It’s been a while since I’ve brought up the topic of race in children’s books, and I’m eager to hear how you publishers are coming along with your efforts to publish increasingly inclusive lists of books that feature kids of color as main characters in general-interest stories that aren’t primarily driven by issues of race.
Stories and nonfiction about racially charged eras and issues of racial identity in our culture are critical, of course. But equally important are mainstream stories—in every genre—that feature kids of color as main characters in a setting that, like most of America, is culturally and racially diverse. Stories about friendship, family, pets, love, character, self-reliance, etcetera, in mysteries, adventures, science fiction and fantasy, for every age child and every type of book, including chapter books, board books, easy readers. We need all of these books, now. Need them deeply and importantly, as my mother would have said.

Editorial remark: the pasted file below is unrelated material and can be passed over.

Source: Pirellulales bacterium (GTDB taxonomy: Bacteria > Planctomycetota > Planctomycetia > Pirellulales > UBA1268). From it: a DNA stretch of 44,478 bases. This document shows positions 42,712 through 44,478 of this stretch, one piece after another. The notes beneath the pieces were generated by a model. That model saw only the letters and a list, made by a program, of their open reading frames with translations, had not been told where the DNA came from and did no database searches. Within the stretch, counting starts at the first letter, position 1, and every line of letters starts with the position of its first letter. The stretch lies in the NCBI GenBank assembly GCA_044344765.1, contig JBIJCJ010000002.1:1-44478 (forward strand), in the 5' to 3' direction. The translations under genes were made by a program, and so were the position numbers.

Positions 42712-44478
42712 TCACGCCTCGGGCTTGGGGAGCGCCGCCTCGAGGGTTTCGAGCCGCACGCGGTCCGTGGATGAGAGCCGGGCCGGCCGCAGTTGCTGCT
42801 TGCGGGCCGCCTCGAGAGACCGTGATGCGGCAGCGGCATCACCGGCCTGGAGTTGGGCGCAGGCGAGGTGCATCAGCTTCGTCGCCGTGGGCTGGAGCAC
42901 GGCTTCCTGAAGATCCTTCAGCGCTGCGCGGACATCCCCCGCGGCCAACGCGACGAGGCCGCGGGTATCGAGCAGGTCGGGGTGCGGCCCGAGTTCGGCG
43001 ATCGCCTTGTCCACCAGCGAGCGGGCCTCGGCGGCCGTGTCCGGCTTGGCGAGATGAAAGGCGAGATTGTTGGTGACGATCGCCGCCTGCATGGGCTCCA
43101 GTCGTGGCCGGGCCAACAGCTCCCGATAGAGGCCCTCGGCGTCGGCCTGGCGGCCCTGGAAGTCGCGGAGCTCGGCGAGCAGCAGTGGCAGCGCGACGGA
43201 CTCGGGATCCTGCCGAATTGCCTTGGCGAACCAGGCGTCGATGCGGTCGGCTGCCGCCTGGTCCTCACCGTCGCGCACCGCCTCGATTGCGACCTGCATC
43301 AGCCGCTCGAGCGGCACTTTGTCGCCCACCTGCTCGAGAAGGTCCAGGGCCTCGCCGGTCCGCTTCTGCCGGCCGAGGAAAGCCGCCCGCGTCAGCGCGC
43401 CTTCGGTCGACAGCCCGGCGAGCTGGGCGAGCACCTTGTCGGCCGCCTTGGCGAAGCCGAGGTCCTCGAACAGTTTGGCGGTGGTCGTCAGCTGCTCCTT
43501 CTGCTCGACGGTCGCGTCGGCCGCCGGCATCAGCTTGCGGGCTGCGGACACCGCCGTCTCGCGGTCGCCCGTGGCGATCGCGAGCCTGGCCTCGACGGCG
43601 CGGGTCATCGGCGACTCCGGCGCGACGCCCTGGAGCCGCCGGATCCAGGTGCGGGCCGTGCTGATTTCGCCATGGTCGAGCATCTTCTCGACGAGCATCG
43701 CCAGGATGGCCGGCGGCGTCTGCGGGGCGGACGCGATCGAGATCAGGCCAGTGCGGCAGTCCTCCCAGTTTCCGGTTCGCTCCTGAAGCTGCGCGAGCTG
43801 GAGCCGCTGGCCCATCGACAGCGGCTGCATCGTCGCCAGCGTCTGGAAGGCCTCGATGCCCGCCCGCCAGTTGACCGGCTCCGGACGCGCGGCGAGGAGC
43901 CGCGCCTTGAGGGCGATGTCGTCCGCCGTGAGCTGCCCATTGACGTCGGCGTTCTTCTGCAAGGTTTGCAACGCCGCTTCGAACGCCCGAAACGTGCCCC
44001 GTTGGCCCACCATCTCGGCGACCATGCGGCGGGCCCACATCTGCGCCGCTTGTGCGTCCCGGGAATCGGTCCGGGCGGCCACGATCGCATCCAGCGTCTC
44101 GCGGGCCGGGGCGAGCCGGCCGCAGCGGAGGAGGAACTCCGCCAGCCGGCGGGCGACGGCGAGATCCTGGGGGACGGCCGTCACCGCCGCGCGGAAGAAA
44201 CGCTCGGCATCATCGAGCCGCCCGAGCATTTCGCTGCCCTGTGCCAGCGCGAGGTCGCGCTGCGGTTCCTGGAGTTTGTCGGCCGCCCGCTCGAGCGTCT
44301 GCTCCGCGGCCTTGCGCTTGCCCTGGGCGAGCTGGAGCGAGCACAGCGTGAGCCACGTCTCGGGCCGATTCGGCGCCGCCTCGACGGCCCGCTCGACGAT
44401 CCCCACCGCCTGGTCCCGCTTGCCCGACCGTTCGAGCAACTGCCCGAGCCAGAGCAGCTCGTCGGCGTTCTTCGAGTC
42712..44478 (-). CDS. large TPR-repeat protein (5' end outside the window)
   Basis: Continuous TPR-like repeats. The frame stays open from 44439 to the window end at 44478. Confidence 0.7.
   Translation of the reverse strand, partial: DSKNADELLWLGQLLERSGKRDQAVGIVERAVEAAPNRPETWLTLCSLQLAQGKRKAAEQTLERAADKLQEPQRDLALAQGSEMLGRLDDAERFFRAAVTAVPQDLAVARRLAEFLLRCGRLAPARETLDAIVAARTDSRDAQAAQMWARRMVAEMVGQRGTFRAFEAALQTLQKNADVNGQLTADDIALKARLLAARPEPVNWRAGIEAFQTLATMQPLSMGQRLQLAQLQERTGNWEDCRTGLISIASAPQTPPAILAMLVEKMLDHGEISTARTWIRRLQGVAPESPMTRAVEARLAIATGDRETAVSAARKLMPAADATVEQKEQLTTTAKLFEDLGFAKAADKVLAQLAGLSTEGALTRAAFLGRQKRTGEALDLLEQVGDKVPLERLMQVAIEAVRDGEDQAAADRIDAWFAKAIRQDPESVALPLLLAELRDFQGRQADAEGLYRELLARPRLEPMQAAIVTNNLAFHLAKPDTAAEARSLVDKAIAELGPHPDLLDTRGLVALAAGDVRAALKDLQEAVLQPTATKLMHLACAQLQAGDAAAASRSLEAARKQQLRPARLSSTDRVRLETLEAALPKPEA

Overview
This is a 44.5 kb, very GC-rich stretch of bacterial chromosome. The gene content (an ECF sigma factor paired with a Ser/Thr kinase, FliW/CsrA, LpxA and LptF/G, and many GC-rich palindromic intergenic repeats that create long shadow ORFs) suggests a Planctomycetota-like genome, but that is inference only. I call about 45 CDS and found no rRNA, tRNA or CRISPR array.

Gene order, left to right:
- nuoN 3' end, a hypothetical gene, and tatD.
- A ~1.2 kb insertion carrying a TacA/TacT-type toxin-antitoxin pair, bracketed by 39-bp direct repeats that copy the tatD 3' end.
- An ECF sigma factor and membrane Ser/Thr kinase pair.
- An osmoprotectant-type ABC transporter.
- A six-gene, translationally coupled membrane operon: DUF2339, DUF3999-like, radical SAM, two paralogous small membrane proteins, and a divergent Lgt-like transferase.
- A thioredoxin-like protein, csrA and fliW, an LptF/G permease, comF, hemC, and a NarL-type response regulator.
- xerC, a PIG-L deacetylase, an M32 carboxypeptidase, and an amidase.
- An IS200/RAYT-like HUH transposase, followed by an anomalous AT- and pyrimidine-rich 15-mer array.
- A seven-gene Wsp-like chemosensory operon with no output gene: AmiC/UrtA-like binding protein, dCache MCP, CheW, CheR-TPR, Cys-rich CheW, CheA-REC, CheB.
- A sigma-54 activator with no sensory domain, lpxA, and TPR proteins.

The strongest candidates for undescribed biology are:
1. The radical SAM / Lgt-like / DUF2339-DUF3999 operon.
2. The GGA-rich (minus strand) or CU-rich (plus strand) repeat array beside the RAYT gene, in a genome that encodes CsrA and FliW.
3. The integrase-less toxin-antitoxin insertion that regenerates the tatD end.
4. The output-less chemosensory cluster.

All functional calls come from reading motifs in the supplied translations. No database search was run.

The good news is that we are seeing more new titles fitting this description in catalogs and rep meetings, and arriving at the Flying Pig in new-release cartons.
For more than a year now, I’ve maintained a multicultural online bibliography on LibraryThing.com, of as many titles fitting the above description (books that feature kids of color as main characters in general-interest stories that aren’t primarily driven by issues of race; kids of color must be depicted on the front cover of the books if there are any characters depicted in the art). These books are sortable by age range, genre, and format, and there are more than 600 titles in the collection so far.
I would LOVE for publishers to send me lists of any 2011 titles that meet the criteria. Kids of color must be featured on the book covers. You can use my email: ebluemle AT publishersweekly.com or mention titles here (just bibliographic info in the comments here; no promo, please). I’ll add them to the list and celebrate you to the skies!
P.S. A heads-up. Soon, I’ll be inviting you to share success stories about increasing diversity within publishing houses. I really, really hope to hear some great news.